Work removing the existing terracotta tiles is progressing smoothly. The crew has moved over to the porch portion of the roof. They are also making roof deck and rafter repairs where necessary. 30 weight tarpaper is being laid as temporary weather proofing and will also become apart of the new roofing system when it is ready accept shingles.

In the sections where roof deck repairs are being made, the old rock wool insulation also needs to be removed in order to perform work. It is then being replaced with the modern equivalent, pink fiberglass insulation.

Significant damage to the front door enclosed porch was also discovered while removing roof tiles. Three balusters and some timbers on the porch needed to be replaced as a result of prolonged water damage from the roof. The materials were ordered to properly repair this element. Other timbers were also were also ordered to prepare for the second floor porch repairs.

The electrician has also completed his work creating a devoted line for construction efforts and installing extra lighting for Russ.


Week 1 Summary – Posted 8.3.2019

On site work has begun! Here are some of the work activities that are under way:

  • Buck scaffolding was setup on the street elevation (south)
  • Dumpster was neatly positioned in the driveway, not blocking sidewalk access
  • Port-o-John delivered and positioned adjacent to dumpster

  • Stripped the terracotta tiles above driveway visible from the street elevation (south) and the from the gable adjacent to the driveway (west)

  • Performed minor roof deck repairs on the east side of (right side when facing from the street) the dormer above the driveway
  • The weatherboard cladding on the dormer was removed to perform the repair. We have found an identical wooden weatherboard to replace these damaged pieces. Rather than painting them, they shall be stained to match closely to the existing Tudor Brown color. The stain acts both a preservative and a finish coat
  • Covered everything exposed with 30 weight tar paper top prepare for shingles and waterproof the exposed roof deck

  • Started removing terracotta tiles from west elevation on the south side (to the right of the front door)
  • Discovered water damage issues in the valley area. This shall be remedied be removing the rotted area, sistering the rafters, and using two part epoxy where necessary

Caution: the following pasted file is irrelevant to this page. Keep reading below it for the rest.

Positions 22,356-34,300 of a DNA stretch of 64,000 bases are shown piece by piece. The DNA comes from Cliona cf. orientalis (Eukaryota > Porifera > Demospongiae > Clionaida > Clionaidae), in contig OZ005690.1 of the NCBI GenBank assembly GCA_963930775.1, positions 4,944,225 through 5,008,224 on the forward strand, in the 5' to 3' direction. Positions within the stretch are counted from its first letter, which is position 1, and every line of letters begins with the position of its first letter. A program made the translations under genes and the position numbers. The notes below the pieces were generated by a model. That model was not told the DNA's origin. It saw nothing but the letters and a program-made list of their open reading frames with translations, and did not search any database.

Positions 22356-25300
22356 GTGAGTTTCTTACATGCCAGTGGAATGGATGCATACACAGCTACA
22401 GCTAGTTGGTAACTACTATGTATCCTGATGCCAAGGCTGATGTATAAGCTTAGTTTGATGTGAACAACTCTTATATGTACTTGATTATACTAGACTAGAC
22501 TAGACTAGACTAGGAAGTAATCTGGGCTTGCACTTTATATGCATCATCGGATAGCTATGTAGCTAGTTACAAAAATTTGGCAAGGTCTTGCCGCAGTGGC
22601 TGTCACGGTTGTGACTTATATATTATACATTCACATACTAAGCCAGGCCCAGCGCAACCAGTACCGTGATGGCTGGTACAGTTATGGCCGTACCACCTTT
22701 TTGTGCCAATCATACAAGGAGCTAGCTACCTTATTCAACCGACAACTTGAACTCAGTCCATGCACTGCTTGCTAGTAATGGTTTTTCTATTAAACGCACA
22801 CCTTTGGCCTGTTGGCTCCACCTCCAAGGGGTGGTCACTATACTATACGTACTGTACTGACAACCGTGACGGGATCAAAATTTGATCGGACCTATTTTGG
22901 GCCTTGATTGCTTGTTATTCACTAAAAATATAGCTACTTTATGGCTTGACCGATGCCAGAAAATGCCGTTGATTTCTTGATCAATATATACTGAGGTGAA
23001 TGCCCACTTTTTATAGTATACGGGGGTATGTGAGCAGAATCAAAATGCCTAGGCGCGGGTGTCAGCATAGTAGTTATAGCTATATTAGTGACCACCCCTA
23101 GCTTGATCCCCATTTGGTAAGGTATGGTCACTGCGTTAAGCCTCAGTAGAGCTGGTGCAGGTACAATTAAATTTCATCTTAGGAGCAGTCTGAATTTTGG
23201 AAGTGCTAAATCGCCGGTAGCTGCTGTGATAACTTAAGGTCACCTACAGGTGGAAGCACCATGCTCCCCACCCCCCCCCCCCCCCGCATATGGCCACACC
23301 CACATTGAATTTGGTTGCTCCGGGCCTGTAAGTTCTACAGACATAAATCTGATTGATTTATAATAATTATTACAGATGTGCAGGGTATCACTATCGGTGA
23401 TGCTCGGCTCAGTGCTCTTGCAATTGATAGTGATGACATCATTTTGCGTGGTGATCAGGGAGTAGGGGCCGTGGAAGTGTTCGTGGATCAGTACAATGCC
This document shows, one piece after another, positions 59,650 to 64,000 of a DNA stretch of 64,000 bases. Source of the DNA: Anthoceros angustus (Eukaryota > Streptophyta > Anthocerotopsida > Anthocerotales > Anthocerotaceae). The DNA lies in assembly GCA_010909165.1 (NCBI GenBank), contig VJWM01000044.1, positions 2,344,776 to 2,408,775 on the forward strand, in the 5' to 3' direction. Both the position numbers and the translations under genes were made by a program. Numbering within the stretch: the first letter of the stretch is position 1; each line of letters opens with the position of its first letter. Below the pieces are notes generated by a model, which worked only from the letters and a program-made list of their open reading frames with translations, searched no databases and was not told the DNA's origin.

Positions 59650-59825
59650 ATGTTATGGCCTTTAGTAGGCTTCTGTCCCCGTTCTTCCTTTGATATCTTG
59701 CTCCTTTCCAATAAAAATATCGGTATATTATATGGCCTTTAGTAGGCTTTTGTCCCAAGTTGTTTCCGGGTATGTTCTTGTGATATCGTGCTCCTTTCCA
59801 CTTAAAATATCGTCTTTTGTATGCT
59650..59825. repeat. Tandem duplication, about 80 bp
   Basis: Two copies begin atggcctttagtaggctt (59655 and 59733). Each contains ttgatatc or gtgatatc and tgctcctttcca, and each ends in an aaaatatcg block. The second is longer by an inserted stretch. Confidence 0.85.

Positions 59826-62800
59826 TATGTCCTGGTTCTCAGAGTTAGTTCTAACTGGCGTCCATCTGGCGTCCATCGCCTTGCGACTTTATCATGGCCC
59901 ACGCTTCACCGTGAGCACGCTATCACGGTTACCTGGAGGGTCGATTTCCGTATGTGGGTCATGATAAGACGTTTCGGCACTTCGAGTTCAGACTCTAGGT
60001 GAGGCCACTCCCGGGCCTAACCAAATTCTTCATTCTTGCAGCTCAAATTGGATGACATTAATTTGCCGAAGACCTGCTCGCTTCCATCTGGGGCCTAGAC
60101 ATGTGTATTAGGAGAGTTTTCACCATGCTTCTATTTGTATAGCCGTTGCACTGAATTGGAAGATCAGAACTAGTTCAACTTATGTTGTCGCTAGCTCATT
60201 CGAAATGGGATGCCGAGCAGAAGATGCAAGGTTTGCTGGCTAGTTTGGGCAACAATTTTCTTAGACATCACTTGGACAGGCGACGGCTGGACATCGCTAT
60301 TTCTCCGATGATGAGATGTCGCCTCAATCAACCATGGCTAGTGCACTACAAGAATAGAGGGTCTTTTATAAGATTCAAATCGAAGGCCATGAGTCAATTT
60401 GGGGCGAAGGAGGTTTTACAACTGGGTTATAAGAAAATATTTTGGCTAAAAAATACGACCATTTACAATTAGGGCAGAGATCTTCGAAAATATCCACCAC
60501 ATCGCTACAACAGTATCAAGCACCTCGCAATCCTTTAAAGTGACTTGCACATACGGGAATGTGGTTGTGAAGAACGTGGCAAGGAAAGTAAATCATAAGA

• Cover any exposed areas with tar paper until work resumes after the weekend

Next week, in addition to the progress being made with the roof:

  • Two storm doors shall be selected for the second floor porch and rear entrance
  • An electrician is coming to devote a line of power to construction activities so work activities do not trip the panel. The electrician is also wiring up a couple more naked bulbs in the basement to add more light for Russ. These bulbs would then be wired to one switch to make it easy to turn on and off.
  • Shingles are expected to be delivered


Project Lead Up

11 Abbotsford, Ct, Providence, RI

The scope of this project was informed by a report generated as a result of the temporary repairs conducted last year. This report can be viewed here: Church Roof Assessment.

From our findings from the report and, from further analysis and discussion, it has been determined that the roof and is flashing have outlived their operational life. The replacement roof was determined to be made of wooden shakes/shingles. This decision was made based upon longevity of the material and its inherent aesthetic. It was also determined that the second floor porch is in need of intensive carpentry repairs. Gutters shall also be replaced in a half round style to also aid in water management off of the roof.

Some choices regarding the material of certain building components need to be made as the project moves forward and do not need to made immediately. The difference between material choice is often in their longevity, cost, and personal preference of the materials’ aesthetic. Heritage Restoration will inform you about these choices when the time is necessary.

A good deal of the lead up to the project has to do with project logistics and site setup. The first few weeks of this project will be comprised of moving materials, tools, and scaffolding to the site. This time is also occupied by meetings on site to discuss the planning of the project.

The whole team at Heritage Restoration is honored and excited to work for your family and rehabilitate Russells’ home. We are love working with clients like yourselves who appreciate traditional and thoughtful craftsmanship and understand the importance of place and home.

Leave a Reply